Foreign minister Urmas Reinsalu met with the foreign minister of Hungary Peter Szijjarto in Tallinn and discussed the European Union, religion, humanitarian aid and the spread of the coronavirus.
"Estonia and Hungary have many common areas of interest," Reinsalu (Isamaa) said on Wednesday.
"In the context of the Religious Freedom Alliance, we discussed freedom of religion and speech. Estonia and Hungary also share an understanding of the sovereignty of states in the context of migration. We have a shared concern on migration issues and an assessment of the situation on the Greek-Turkish border. I briefed him on the steps Estonia has taken to support Greece in protecting their border. It is the position of both Estonia as well as Hungary that Greece must receive help and the external borders of the European Union must be protected."
Reinsalu recognised Hungary for its contribution to regional defence cooperation and welcomed Hungary's decision to once again participate in NATO's Baltic Air Policing in 2022.
"Although there is still a lot to be done when it comes to advancing economic relations, I am glad that several Estonian companies are successfully operating in Hungary," Reinsalu said, and highlighted the work of the cultural institutes of both countries in advancing bilateral relations.
Discussing European Union topics, the ministers expressed their shared hope for progress in European Union enlargement, and Minister Reinsalu outlined Estonia's positions on cyber cooperation.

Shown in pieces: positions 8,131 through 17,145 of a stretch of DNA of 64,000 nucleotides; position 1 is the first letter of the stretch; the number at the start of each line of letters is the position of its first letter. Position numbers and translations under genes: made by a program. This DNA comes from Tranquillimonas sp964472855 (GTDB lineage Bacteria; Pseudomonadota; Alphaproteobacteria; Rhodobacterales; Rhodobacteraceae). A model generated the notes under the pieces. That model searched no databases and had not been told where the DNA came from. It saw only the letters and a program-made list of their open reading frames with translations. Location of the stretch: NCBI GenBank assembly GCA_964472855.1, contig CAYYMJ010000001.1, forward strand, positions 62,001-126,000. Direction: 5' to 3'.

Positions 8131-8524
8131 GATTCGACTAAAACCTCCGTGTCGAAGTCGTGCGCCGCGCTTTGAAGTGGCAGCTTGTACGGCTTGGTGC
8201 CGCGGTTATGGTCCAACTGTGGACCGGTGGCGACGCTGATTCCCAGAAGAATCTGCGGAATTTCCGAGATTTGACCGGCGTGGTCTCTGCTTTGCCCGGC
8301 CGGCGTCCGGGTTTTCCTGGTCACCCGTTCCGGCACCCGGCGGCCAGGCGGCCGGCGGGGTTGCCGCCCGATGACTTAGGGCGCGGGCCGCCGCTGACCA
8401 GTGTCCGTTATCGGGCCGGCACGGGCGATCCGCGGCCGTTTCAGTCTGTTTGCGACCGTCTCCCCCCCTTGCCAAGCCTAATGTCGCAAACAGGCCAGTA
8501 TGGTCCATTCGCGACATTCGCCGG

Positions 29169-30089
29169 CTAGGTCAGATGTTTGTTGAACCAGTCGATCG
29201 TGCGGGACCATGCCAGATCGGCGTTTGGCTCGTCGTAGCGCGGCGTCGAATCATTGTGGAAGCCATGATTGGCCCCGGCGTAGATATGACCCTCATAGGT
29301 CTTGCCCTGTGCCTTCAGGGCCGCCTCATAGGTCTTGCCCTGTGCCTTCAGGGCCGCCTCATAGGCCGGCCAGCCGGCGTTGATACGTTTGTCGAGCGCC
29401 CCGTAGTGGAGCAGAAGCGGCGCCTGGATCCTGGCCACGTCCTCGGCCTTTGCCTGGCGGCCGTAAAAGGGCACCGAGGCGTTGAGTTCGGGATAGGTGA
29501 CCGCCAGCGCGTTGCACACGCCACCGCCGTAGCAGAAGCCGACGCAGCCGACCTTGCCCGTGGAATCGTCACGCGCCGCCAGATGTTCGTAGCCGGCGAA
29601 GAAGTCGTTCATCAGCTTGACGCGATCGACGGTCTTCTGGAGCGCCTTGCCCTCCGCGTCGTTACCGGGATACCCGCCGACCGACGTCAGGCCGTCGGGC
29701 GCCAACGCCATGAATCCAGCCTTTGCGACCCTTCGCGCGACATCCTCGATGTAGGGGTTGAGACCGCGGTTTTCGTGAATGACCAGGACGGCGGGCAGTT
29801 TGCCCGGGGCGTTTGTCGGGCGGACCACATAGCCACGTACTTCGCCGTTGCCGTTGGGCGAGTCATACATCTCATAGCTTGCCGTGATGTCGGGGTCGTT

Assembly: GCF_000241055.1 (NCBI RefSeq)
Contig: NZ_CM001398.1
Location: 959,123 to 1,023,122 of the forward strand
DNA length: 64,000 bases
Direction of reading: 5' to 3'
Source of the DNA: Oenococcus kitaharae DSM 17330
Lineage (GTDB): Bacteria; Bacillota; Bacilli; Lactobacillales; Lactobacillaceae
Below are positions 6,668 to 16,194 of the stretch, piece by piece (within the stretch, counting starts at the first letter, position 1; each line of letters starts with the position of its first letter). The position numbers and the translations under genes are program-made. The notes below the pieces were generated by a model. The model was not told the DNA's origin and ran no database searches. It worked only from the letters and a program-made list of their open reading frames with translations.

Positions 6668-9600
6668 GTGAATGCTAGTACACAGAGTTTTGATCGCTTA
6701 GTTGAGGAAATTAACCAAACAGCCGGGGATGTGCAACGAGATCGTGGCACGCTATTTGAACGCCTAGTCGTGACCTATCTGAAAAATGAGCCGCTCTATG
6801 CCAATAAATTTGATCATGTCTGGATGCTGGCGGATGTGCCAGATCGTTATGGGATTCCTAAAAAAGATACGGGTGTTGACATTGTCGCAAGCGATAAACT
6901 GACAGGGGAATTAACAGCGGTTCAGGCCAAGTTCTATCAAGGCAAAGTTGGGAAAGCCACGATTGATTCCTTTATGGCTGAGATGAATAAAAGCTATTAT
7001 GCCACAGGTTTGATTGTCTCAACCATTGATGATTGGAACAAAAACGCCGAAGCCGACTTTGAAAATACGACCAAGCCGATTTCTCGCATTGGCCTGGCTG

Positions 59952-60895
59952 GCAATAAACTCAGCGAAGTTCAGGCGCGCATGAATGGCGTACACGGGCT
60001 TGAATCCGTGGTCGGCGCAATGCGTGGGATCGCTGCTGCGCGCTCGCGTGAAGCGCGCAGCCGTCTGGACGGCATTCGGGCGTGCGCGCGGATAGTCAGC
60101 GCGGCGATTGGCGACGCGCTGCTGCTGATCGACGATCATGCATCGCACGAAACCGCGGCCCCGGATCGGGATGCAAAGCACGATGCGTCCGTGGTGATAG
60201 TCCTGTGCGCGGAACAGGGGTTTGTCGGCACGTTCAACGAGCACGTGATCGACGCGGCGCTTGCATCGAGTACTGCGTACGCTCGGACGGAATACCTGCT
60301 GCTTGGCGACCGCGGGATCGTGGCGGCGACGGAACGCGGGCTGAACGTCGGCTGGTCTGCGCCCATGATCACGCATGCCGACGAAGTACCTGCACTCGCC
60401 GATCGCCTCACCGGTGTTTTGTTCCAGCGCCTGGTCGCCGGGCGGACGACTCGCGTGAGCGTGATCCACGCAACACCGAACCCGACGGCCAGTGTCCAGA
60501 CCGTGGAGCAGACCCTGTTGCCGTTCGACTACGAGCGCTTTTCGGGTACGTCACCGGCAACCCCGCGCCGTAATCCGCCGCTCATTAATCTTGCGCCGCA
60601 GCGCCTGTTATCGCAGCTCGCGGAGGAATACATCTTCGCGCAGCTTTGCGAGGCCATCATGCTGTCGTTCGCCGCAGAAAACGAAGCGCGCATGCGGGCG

"Estonia and Hungary are working to ensure cyber stability, to make sure that norms and international law apply in cyberspace," Reinsalu said, emphasising Hungary's important role at the OSCE in helping to implement confidence-building measures in cyberspace. He also called for support in processes related to the cybersecurity of the European Union.
In addition to the meeting of Estonian and Hungarian foreign ministers and delegations, the visit also includes the formal opening of the premises of the Embassy of Hungary, where the ministers will sign a memorandum of understanding on development cooperation and humanitarian aid to improve the provision of humanitarian aid to persecuted religious minorities.
Reinsalu stressed that Estonia was engaging in bilateral cooperation mainly in areas where its experiences would have added value, while taking into account the needs of the partner country.
"Under the memorandum of understanding, Estonia is allocating €50,000 to the Hungary Helps project in Jordan for buying medical equipment for the Al-Karaki Hospital, managed by the Comboni Catholic Religious Institute. Hungary, in turn, will give €50,000 in support of the Youth in Tech crisis aid project of NPO Mondo and the Finnish Church Aid at the Zaatari and Azraqi refugee camps in Jordan," Reinsalu said.
Editor: Helen Wright